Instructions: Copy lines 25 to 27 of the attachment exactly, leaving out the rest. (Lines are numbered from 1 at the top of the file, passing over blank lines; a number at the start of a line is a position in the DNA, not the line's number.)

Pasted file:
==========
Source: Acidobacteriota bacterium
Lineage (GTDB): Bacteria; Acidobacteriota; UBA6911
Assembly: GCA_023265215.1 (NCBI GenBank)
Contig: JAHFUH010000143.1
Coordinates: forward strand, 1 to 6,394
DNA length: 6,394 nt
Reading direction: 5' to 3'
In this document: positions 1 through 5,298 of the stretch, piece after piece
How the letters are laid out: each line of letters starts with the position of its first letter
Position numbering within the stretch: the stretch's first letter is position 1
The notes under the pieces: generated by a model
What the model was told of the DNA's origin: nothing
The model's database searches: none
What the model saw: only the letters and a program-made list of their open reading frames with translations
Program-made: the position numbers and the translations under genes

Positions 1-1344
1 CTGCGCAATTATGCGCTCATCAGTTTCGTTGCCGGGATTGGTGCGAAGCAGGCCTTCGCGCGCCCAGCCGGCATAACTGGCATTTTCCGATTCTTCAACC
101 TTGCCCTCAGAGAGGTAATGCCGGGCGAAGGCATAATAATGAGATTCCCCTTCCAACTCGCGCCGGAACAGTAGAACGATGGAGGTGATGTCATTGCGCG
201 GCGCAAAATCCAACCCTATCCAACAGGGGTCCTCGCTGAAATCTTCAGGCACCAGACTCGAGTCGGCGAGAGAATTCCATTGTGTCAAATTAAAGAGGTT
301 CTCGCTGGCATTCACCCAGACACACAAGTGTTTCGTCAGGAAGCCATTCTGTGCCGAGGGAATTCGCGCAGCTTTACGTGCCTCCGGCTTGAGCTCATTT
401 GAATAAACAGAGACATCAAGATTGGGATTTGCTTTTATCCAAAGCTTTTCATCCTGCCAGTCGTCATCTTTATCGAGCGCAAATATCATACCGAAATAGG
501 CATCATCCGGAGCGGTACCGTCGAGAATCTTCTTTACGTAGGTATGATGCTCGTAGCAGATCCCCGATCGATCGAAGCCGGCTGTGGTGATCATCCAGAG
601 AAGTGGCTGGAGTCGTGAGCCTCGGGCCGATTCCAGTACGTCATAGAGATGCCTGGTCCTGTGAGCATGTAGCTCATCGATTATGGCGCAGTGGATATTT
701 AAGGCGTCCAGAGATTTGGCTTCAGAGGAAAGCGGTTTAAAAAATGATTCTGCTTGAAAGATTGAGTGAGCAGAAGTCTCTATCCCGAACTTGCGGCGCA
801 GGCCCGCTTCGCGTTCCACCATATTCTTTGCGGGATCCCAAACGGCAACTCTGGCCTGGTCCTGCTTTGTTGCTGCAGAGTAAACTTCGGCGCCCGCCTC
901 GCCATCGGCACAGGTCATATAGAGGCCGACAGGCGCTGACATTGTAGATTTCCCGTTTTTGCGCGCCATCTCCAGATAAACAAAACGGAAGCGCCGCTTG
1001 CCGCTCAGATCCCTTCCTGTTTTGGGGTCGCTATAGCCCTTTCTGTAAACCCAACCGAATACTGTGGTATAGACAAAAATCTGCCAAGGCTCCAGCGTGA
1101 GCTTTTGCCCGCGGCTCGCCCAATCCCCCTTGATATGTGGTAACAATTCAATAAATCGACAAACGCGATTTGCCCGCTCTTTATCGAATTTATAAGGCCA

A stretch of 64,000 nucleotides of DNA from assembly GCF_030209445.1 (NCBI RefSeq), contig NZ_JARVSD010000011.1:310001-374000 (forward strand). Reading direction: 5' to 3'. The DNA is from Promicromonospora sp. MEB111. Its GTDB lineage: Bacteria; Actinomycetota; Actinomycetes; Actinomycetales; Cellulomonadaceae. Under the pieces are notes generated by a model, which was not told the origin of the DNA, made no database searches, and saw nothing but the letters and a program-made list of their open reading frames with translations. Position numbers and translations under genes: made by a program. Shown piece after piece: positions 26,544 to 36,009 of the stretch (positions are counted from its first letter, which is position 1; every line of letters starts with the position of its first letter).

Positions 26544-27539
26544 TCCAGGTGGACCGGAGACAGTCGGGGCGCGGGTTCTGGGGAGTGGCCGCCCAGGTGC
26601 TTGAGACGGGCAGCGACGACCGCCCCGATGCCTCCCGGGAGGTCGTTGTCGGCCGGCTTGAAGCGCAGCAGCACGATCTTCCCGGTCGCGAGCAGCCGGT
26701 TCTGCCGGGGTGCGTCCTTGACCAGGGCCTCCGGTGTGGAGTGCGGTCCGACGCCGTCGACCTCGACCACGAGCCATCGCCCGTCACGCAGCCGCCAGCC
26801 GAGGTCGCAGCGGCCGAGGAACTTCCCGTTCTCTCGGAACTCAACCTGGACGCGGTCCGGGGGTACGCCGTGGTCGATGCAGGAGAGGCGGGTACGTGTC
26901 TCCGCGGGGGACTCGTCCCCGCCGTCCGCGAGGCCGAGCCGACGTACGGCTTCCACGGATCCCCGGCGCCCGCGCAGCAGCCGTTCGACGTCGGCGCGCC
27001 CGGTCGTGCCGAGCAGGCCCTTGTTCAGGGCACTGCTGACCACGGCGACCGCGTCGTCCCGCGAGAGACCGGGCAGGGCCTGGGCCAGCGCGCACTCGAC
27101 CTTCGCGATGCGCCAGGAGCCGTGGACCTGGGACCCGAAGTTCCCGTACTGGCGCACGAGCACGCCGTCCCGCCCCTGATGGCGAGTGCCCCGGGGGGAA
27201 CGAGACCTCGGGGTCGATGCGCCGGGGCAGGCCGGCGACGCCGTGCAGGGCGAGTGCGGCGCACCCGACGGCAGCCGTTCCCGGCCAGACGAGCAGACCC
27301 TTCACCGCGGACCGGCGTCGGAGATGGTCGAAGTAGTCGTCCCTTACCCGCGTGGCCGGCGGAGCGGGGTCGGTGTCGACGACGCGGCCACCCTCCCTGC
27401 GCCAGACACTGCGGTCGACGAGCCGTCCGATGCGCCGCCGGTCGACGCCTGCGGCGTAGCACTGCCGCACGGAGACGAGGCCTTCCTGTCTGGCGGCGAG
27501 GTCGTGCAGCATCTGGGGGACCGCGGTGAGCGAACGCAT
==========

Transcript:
801 GGCCCGCTTCGCGTTCCACCATATTCTTTGCGGGATCCCAAACGGCAACTCTGGCCTGGTCCTGCTTTGTTGCTGCAGAGTAAACTTCGGCGCCCGCCTC
901 GCCATCGGCACAGGTCATATAGAGGCCGACAGGCGCTGACATTGTAGATTTCCCGTTTTTGCGCGCCATCTCCAGATAAACAAAACGGAAGCGCCGCTTG
1001 CCGCTCAGATCCCTTCCTGTTTTGGGGTCGCTATAGCCCTTTCTGTAAACCCAACCGAATACTGTGGTATAGACAAAAATCTGCCAAGGCTCCAGCGTGA